In terms of the hollow “protector” Hoover sold himself as, the use of Jim Cagney’s roles in G Men and William Wellman’s raucous The Public Enemy is inspired, and J. Edgar never sells itself as anything but intelligent supposition, constantly employing glimmers of self-awareness. The divisions between the public image and the complex, private persona have always been prime terrain for Eastwood, for reasons likely stemming from his erstwhile gun-loving Harry Callahan image, and J. Edgar is easily his most potent expression of this concept and the violent collisions that occur when the two versions are called on at the same time since Unforgiven. More so, it’s an impossibly fair portrayal of an essential unknowable, but it never lends its support toward anything but Eastwood’s legacy as a particularly American filmmaker. In a rare move, the residue of judgment isn’t what defines J. Edgar, but rather the unmistakable, battle-tested marks and notations of the most unlikely auteur.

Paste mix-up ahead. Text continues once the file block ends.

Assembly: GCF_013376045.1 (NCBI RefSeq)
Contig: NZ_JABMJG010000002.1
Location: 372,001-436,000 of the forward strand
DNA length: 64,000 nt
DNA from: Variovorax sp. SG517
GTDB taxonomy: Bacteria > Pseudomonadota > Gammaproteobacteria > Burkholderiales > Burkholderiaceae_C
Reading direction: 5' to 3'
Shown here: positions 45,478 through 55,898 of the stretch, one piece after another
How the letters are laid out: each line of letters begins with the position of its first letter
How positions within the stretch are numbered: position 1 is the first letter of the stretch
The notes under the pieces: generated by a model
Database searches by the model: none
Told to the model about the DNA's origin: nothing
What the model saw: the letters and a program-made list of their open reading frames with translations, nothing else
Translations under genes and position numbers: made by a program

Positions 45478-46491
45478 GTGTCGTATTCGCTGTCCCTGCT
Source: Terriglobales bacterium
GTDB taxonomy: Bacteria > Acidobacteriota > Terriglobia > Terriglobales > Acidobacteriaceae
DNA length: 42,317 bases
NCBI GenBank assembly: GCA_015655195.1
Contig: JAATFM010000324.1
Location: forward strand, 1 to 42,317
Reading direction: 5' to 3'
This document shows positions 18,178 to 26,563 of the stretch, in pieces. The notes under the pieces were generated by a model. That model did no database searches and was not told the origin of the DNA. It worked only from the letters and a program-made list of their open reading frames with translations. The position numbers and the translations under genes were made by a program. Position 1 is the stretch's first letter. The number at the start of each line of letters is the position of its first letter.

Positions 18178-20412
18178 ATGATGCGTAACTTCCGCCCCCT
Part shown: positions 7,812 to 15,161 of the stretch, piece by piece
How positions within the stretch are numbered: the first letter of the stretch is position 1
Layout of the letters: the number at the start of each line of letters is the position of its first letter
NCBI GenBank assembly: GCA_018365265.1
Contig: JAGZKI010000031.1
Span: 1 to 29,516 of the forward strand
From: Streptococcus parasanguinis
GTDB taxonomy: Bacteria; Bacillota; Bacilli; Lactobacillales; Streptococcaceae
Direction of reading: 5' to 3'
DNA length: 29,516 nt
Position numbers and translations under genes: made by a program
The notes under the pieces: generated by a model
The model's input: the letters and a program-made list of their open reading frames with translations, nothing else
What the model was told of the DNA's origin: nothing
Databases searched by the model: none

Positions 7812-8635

The desaturated color of Clint Eastwood and Tom Stern's visual work is upheld finely with this 1080p/AVC-encoded transfer. The black levels are purposefully high, lending a near-sepia tint to the image. In turn, bold colors are scant to say the least, but the image is crisply detailed and features excellent contrast that can be seen in clothing and skin textures. The audio is equally superb, with the dialogue coming out clean and crisply, and a perfect balance struck between Eastwood's score, sound effects, and the occasional jitterbug. A great transfer over all.
One could argue that the fact that we're only allowed one extra here—a short featurette on J. Edgar Hoover and his history—is on purpose, seeing as the film exudes the theory that cumulated irrefutable facts only represent a miniscule portion of a figure's legacy. Still, for one of the key public personalities, political or otherwise, of the last century, one can't hope for a little bit more on Hoover, or even something on Eastwood and how he has grown both as a political and entertainment persona. As it stands, there isn't even a peek at the making of Eastwood's film, one of the best 2011 had to offer.
Eastwood's latest underappreciated masterpiece makes a stunning debut on Blu-ray with a lack of extras that arguably purposefully bucks any sense of context.